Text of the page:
Cycling is a popular sport which requires minimal equipment and training. Anyone can learn to cycle and it’s easy to find a park to enjoy your favorite sport. Being this popular, cycling is also the physical activity linked to most accidents and pains. To stay fit while pedaling you need to know which are the most common cycling pains and how to relieve them, preventing a severe injury.
A faulty position on the bicycle leads to neck pain, as the muscles are forced into an artificial position, which stretches them. To avoid this problem, you need to find the proper position. Your shoulders should make a 90 degree angle with your upper arms, when you are holding the handlebars. Lowering the saddle can help you achieve the perfect position on the bike and can prevent neck pain. You can also try to lower your chin while holding the bars and then lift your eyes to look on the road ahead. This movement helps distribute the pressure evenly on your spine.
The most common problem in cycling is a plain hand pain. In most cases, it is caused by applying too much pressure on the handlebars. This is usually caused by a low handle and a high saddle or a tilted saddle. To reduce the pressure put on your hands you need to raise the handlebars, so your wrists are slightly bent, without making any skin folds. You also need to check the saddle: if it is tilted forward, your body is going to apply more pressure on your hands, causing them to hurt.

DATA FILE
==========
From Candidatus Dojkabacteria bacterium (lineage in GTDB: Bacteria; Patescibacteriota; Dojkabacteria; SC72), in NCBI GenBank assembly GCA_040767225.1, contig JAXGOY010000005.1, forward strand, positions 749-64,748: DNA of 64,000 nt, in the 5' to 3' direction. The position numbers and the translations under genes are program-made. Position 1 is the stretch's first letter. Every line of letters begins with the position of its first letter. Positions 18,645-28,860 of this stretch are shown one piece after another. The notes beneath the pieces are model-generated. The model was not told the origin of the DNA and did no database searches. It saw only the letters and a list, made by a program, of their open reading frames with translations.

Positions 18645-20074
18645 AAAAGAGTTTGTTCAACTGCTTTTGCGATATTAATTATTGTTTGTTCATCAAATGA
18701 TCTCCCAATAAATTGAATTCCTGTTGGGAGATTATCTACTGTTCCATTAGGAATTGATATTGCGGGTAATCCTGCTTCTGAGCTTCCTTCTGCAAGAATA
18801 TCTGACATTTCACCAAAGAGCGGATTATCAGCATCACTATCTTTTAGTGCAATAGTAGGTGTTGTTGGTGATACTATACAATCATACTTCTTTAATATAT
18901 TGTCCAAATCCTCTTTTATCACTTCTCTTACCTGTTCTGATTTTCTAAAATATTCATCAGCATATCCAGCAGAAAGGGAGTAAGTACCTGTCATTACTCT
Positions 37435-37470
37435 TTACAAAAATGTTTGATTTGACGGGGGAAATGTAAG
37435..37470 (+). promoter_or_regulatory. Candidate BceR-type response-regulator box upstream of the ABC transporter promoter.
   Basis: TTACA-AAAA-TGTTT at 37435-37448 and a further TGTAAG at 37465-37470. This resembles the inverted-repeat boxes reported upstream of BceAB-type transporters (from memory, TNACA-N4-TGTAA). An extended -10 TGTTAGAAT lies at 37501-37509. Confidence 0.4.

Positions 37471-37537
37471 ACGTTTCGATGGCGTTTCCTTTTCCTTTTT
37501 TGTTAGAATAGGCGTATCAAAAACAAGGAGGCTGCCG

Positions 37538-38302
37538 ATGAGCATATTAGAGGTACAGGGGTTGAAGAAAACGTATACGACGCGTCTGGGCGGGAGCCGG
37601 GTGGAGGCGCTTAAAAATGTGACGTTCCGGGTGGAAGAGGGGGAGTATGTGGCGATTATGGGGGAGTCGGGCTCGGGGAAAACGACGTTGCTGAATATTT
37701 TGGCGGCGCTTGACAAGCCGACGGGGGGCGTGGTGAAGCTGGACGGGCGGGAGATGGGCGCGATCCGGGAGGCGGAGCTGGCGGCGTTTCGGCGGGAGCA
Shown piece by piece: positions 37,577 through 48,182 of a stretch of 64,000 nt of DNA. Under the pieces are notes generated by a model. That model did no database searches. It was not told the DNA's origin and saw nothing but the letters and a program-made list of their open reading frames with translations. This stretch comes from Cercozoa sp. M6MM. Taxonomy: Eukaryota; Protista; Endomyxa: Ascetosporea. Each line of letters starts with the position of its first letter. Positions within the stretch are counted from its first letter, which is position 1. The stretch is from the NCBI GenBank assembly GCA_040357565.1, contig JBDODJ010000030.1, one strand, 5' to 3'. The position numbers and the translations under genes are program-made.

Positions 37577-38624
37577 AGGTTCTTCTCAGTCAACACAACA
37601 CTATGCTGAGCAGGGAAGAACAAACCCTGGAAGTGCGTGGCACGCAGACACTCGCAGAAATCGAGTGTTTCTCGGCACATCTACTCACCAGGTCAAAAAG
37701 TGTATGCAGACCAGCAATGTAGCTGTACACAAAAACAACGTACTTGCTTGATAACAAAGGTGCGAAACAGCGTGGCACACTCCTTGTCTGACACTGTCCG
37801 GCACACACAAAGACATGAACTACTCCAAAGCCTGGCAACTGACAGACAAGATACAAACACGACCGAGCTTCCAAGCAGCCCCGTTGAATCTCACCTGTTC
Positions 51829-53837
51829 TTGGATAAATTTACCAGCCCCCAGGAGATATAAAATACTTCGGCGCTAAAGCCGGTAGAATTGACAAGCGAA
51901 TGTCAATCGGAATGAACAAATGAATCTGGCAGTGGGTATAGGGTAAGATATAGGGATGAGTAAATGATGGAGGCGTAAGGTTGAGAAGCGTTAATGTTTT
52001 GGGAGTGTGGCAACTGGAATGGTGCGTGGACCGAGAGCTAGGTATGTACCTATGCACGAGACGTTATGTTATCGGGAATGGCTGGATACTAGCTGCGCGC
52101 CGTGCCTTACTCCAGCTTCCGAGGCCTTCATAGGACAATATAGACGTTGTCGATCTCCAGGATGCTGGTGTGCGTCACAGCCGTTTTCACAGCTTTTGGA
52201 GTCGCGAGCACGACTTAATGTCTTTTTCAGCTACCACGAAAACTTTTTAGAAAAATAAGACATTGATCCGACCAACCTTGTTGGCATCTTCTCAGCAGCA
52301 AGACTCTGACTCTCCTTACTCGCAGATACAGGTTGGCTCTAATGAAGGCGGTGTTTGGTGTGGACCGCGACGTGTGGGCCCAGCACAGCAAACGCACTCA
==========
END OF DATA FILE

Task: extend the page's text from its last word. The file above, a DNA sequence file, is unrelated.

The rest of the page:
Lower back pain
Another common problem in bike riding is low back pain. Depending on how much you ride the bike, it can become pretty severe and can even determine you to give up cycling, which is a shame. The common culprit for lower back pain is the position of the saddle.
If your hips are moving from side to side as you pedal, the saddle is too high, causing your spine to take up too much pressure in the lower back area. If your saddle is positioned too low, your knees will raise too much while you pedal, leading to back pain.
The optimal position on the bike is with a straight back, which follows the normal curvature of the spine in the lower back area. Resist the temptation to arch your back, as this promotes back pain.
The position of the saddle can also lead to knee pain, if it is too high. Pain in the front of the knee is the sign of a low saddle, while pain in the back of the knee is a sign of a high saddle. The cleats might also be guilty for your knee pain; if they are too far, your knees are subjected to additional pressure. You should be pedaling with your toes up, using your calves, glutes and hamstrings, which relieve the pressure from your knees.
Cycling shouldn’t be painful, so if you feel any amount of pain after riding your bike you need to adjust your position. If the pain is still there, it might be the time to see a pain management specialist.